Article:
|US20110063214 *||5 Aug 2010||17 Mar 2011||Knapp David J||Display and optical pointer systems and related methods|
|US20110115399 *||19 May 2011||Innosys, Inc.||Universal Dimmer|
|US20110127917 *||23 Dec 2010||2 Jun 2011||Roberts John K||Solid State Lighting Panels with Variable Voltage Boost Current Sources|
|US20110137757 *||9 Jun 2011||Steven Paolini||Systems and Methods for Developing and Distributing Illumination Data Files|
|US20110140630 *||15 Dec 2009||16 Jun 2011||Tdk-Lambda Americas Inc.||Drive circuit for high-brightness light emitting diodes|
|US20110148746 *||23 Jun 2011||Philip Eric Devorris||Sealed flexible light emitting diode display system with remote waterproof control|
|US20110169426 *||14 Jul 2011||Sadwick Laurence P||Fluorescent Lamp Power Supply|
|US20110181870 *||1 Oct 2009||28 Jul 2011||Thorn Security Limited||Particulate detector|
|US20110210674 *||23 Aug 2008||1 Sep 2011||Cirrus Logic, Inc.||Multi-LED Control|
|US20110215725 *||8 Sep 2011||Steven Paolini||Lighting system with programmable temporal and spatial spectral distributions|
|US20120019370 *||26 Jan 2012||Mironichev Sergei Y||Devices and methods for providing wireless command and control to electronic devices|
|US20120153869 *||21 Jun 2012||Innosys, Inc.||Dimmable Power Supply|
|US20120162971 *||28 Jun 2012||Michael Wein||Entrance ticket with lighting effect|
|US20120229033 *||11 Nov 2010||13 Sep 2012||Premysl Vaclavik||Illumination device and illumination system|
|US20130012361 *||7 Jul 2011||10 Jan 2013||Tom Smith||Color Changing Gyroscopic Exerciser|
|US20140139135 *||12 Nov 2013||22 May 2014||Kabushiki Kaisha Toshiba||Illumination apparatus|
|US20140204583 *||6 Jan 2014||24 Jul 2014||Bespark Led Corporation||Light Device with Remote Function|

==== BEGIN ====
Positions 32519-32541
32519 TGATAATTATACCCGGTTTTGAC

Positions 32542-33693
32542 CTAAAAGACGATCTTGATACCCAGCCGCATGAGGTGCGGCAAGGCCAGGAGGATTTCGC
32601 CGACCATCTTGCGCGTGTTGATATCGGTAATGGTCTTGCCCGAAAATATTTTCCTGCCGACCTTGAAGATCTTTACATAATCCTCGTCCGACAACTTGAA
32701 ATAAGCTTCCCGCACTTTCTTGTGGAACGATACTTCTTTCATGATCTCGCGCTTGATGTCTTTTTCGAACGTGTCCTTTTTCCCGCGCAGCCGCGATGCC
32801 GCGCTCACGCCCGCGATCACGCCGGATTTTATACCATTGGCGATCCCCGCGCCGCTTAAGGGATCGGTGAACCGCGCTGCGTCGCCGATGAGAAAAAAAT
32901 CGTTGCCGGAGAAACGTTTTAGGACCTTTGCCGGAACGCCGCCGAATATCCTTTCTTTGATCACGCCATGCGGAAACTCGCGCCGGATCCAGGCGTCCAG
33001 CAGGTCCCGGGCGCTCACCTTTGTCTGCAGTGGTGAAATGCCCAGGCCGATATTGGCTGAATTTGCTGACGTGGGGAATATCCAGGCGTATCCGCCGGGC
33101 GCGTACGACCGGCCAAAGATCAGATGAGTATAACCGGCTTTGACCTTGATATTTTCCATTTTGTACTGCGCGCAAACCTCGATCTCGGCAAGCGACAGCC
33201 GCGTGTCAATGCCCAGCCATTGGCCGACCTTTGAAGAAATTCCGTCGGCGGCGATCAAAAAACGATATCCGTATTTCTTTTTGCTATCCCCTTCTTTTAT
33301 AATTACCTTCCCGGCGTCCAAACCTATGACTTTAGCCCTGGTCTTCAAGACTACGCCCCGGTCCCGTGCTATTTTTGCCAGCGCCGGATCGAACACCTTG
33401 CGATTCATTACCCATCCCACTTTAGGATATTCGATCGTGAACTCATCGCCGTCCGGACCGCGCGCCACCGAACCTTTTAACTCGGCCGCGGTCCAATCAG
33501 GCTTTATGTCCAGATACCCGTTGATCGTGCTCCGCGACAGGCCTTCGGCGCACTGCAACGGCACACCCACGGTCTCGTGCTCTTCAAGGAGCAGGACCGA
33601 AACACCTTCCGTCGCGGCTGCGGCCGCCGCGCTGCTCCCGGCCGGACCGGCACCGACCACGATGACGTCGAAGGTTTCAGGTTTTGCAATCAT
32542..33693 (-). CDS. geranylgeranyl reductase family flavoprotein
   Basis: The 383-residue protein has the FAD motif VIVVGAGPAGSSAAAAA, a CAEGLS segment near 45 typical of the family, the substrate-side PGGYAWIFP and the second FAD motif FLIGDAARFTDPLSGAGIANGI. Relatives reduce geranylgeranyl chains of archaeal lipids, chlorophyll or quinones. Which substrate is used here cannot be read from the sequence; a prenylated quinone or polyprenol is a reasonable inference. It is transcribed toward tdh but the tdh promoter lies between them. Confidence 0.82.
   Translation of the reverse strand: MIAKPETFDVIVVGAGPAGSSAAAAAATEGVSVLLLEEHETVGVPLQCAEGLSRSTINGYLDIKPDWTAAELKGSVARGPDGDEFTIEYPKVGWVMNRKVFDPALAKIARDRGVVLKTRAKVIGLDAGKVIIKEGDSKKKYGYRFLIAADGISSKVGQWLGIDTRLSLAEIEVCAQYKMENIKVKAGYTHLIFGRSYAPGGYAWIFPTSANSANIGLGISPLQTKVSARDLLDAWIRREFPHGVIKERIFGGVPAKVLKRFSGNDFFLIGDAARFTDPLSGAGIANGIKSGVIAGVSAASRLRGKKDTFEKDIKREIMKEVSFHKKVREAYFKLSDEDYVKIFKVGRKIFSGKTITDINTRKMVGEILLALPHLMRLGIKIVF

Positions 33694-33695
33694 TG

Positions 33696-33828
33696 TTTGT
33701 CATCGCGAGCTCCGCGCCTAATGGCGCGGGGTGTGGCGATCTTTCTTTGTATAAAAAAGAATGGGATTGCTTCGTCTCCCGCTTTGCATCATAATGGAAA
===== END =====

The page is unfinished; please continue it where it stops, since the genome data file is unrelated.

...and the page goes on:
|US20140259858 *||15 Mar 2013||18 Sep 2014||Technology Sg, L.P.||Radiating Systems for Affecting Insect Behavior|
|US20150022117 *||6 Oct 2014||22 Jan 2015||Marvell World Trade Ltd.||Current balancing circuits for light-emitting-diode-based illumination systems|
|US20150196019 *||23 Mar 2015||16 Jul 2015||Technology Sg, L.P.||Radiating systems for affecting insect behavior|
|US20150264765 *||16 May 2015||17 Sep 2015||Eminvent, LLC||Systems and methods for altering and coordinating illumination characteristics|
|EP2858461A1||24 Jan 2006||8 Apr 2015||Philips Solid-State Lighting Solutions, Inc.||Methods and apparatus for providing workspace lighting and facilitating workspace customization|
|WO2008008342A2 *||10 Jul 2007||17 Jan 2008||California Institute Of Technology||Dual spectrum illuminator for containers|
|WO2008008342A3 *||10 Jul 2007||28 Feb 2008||California Inst Of Techn||Dual spectrum illuminator for containers|
|WO2009086465A1 *||24 Dec 2008||9 Jul 2009||Saje Holdings, Inc.||A lighting system and control method thereof|
|WO2010075499A1 *||23 Dec 2009||1 Jul 2010||Illumitex, Inc.||Led displays|
|WO2012142447A1 *||13 Apr 2012||18 Oct 2012||Amerlux, Llc||Directionally controllable street lamp|
|U.S. Classification||315/318, 315/295, 315/312, 362/800, 315/292|
|International Classification||H05B33/08, H05B37/00, F21S8/00, G05F1/00, F21K99/00|
|Cooperative Classification||Y10S362/80, H05B33/0863, F21Y2101/02, F21K9/00, F21S8/035, H05B33/0857, F21W2121/006|
|European Classification||H05B33/08D3K2U, H05B33/08D3K|
|25 Mar 2003||AS||Assignment|
Owner name: COLOR KINETICS, INC., MASSACHUSETTS
Free format text: ASSIGNMENT OF ASSIGNORS INTEREST;ASSIGNORS:PIEPGRAS, COLLIN;MUELLER, GEORGE G.;LYS, IHOR A.;AND OTHERS;REEL/FRAME:013894/0819;SIGNING DATES FROM 20030304 TO 20030321
|13 Jun 2006||CC||Certificate of correction|
|1 Jul 2008||AS||Assignment|
Owner name: PHILIPS SOLID-STATE LIGHTING SOLUTIONS, INC., DELA
Free format text: CHANGE OF NAME;ASSIGNOR:COLOR KINETICS INCORPORATED;REEL/FRAME:021172/0250
Effective date: 20070926
Owner name: PHILIPS SOLID-STATE LIGHTING SOLUTIONS, INC.,DELAW
Free format text: CHANGE OF NAME;ASSIGNOR:COLOR KINETICS INCORPORATED;REEL/FRAME:021172/0250
Effective date: 20070926
|28 Apr 2009||FPAY||Fee payment|
Year of fee payment: 4
|14 Mar 2013||FPAY||Fee payment|
Year of fee payment: 8